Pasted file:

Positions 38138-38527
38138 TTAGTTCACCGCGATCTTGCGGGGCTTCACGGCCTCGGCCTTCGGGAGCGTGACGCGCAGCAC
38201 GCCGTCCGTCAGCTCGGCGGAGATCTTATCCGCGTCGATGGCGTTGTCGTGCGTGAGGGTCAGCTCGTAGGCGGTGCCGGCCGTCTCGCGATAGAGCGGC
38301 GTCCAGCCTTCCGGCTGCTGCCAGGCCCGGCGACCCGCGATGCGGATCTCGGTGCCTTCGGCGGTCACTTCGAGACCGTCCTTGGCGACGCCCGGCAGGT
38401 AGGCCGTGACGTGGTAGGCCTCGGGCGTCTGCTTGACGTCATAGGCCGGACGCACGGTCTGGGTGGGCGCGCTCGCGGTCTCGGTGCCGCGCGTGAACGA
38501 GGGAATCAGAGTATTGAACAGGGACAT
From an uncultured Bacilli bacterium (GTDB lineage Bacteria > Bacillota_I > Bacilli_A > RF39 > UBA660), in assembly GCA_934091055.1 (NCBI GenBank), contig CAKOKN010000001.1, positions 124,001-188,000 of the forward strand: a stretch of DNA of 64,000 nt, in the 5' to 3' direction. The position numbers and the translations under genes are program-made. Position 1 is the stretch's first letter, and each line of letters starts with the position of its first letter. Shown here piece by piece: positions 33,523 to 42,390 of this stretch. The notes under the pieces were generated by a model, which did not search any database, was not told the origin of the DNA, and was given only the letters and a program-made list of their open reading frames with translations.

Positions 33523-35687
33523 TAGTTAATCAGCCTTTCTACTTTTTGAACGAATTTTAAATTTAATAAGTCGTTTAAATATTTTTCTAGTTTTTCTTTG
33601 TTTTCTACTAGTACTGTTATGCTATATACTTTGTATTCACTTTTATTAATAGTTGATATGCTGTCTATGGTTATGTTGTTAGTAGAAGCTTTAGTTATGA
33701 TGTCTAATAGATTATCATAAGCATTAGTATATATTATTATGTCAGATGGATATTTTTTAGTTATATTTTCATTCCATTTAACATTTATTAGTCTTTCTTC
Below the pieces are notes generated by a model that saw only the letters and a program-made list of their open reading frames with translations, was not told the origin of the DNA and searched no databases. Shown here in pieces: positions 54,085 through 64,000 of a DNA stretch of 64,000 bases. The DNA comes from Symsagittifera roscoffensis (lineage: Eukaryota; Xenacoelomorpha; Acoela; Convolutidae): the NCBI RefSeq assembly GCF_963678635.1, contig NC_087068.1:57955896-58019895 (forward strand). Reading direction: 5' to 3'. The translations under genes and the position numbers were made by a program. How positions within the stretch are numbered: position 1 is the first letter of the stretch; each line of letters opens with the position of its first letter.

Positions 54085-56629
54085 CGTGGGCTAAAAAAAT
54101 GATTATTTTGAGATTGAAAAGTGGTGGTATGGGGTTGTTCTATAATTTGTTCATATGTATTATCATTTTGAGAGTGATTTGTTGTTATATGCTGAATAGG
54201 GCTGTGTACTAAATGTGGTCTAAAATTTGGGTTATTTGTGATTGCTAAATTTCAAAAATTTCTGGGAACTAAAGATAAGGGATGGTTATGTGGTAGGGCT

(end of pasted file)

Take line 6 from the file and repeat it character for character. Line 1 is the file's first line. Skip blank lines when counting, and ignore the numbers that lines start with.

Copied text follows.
38501 GGGAATCAGAGTATTGAACAGGGACAT